32-bit or 64-bit

Karl F. Larsen klarsen1 at gmail.com
Fri Jun 5 17:36:10 UTC 2009

Muzer wrote:
> Chris Jones wrote:
>>> It does; 64-bit is a lot faster, especially for media conversion (don't 
>>> know why exactly, but it's the case).
>> The reason is when building source code, the compiler has to accommodate 
>> all platforms that are available. As 64 bit processors are a lot newer 
>> than 32 bit ones, the compiler is able to use features in 64 bit mode it 
>> cannot in 32 bit mode.
>> For instance SSE instructions - The compiler knows that *all* 64 bit 
>> machines have these, so it can safely use them to speed up various math 
>> routines. It cannot do this in 32 bit mode, as not all 32 bit processors 
>> support these. This can make a difference, particularly in heavy number 
>> crunching (i.e. media conversion).
>> cheers Chris
> I knew that, I just didn't realise why it only seemed to be media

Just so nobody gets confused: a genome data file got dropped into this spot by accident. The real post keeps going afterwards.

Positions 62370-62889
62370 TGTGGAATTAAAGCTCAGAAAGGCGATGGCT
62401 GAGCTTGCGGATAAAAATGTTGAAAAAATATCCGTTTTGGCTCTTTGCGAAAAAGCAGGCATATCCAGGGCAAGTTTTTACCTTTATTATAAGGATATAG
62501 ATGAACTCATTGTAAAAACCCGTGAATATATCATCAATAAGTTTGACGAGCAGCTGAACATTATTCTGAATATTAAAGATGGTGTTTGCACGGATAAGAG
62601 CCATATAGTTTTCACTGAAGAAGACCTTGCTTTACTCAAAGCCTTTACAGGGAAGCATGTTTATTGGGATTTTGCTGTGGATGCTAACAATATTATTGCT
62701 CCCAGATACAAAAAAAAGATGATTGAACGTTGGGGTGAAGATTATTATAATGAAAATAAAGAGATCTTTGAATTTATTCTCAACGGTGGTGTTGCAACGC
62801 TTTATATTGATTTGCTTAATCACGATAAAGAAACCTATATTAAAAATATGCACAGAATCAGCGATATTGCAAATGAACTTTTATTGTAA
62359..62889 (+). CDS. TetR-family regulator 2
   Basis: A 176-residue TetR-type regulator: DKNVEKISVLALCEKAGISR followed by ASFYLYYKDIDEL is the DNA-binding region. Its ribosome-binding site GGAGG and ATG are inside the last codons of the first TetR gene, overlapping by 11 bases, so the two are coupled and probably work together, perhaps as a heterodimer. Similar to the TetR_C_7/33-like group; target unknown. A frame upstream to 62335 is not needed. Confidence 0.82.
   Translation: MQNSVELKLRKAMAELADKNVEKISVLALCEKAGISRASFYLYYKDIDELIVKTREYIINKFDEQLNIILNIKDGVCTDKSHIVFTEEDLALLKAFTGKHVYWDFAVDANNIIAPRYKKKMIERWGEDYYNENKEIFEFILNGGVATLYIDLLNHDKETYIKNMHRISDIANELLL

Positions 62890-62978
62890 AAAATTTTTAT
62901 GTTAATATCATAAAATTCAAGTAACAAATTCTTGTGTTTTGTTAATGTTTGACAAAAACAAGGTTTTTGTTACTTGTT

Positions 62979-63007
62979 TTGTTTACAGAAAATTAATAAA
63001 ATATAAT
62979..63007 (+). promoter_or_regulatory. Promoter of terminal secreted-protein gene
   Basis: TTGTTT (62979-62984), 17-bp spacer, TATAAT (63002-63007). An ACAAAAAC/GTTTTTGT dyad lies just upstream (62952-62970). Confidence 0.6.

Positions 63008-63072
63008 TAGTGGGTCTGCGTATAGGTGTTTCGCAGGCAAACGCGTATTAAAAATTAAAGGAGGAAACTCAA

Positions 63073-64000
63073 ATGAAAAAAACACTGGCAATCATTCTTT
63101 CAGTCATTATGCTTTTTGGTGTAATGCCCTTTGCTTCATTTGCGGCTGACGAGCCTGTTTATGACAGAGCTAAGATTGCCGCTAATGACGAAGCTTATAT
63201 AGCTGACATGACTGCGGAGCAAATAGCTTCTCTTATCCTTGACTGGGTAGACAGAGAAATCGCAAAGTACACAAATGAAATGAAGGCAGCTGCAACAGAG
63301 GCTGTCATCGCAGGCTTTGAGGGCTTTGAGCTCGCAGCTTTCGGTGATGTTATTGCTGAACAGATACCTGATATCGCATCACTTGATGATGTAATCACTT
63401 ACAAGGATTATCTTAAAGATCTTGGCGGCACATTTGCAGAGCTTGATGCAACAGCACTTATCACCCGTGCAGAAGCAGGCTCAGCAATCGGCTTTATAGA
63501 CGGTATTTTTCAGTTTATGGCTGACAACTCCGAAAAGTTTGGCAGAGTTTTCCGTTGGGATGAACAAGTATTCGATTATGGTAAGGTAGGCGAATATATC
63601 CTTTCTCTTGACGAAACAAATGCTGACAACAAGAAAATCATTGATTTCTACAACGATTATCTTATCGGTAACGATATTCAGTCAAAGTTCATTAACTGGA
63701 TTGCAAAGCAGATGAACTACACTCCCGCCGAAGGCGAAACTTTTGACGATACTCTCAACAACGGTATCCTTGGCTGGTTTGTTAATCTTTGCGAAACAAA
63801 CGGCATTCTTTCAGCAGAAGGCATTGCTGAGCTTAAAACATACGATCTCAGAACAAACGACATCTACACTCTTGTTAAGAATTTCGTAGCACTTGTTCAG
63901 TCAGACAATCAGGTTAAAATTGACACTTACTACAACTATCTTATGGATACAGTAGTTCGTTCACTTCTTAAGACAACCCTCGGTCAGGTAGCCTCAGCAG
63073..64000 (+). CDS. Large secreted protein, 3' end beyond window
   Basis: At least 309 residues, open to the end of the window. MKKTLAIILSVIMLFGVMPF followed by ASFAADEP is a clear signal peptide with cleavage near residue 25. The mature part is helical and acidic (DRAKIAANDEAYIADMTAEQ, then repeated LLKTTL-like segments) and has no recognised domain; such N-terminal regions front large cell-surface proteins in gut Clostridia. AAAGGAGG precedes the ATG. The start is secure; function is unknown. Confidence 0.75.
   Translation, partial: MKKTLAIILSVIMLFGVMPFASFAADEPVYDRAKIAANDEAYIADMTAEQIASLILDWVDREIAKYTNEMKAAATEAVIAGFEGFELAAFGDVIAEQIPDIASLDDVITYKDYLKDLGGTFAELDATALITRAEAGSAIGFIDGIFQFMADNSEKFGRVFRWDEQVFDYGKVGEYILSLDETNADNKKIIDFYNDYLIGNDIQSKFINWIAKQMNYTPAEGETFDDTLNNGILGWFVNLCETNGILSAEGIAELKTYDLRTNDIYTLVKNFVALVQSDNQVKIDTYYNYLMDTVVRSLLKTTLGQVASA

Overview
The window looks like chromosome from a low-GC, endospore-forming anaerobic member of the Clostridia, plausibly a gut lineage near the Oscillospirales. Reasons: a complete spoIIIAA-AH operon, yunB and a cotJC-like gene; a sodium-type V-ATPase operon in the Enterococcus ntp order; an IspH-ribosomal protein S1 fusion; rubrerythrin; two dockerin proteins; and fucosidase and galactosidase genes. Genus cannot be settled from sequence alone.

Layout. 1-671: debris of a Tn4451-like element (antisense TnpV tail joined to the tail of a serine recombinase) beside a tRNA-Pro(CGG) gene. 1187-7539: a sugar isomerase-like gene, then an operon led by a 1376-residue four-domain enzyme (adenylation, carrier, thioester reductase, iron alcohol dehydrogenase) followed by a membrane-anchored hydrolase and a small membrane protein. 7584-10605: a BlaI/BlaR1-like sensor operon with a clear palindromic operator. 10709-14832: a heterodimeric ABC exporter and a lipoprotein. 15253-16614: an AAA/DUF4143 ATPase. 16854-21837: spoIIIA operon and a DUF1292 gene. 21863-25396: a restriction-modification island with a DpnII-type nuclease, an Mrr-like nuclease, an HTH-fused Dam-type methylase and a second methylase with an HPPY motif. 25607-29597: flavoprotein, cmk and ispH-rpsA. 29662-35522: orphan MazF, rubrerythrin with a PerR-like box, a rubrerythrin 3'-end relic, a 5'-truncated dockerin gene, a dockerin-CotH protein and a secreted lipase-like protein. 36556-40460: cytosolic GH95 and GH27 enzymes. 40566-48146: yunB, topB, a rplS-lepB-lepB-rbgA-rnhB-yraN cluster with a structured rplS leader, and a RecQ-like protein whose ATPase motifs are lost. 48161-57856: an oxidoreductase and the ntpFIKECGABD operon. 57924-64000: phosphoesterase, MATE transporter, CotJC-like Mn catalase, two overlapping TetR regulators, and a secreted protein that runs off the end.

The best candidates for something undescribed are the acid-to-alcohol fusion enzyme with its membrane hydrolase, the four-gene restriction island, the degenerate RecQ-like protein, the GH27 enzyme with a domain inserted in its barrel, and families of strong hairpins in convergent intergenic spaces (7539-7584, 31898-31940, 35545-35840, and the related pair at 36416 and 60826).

> conversion that significantly benefited. Thanks for clarifying it :)
    I have now a computer that is 32 bit and I do write both C and C++ 
code on it. Not big programs but little ones that together do good 
things. For example I have a device that tells me the impedance of a 
circuit. But I want to know the actual R + or - jX of the circuit. So I 
wrote a C program that uses Impedance and SWR to give the desired 
result. I works just fine and took no time at all to compile.

    So to the person wondering which to use 32 or 64 bit, I suggest that 
the world has done well with 32 bit and even with Ubuntu, the 32 bit is 
easier to get working well :-)

73 Karl


	Karl F. Larsen, AKA K5DI
	Linux User
	#450462   http://counter.li.org.
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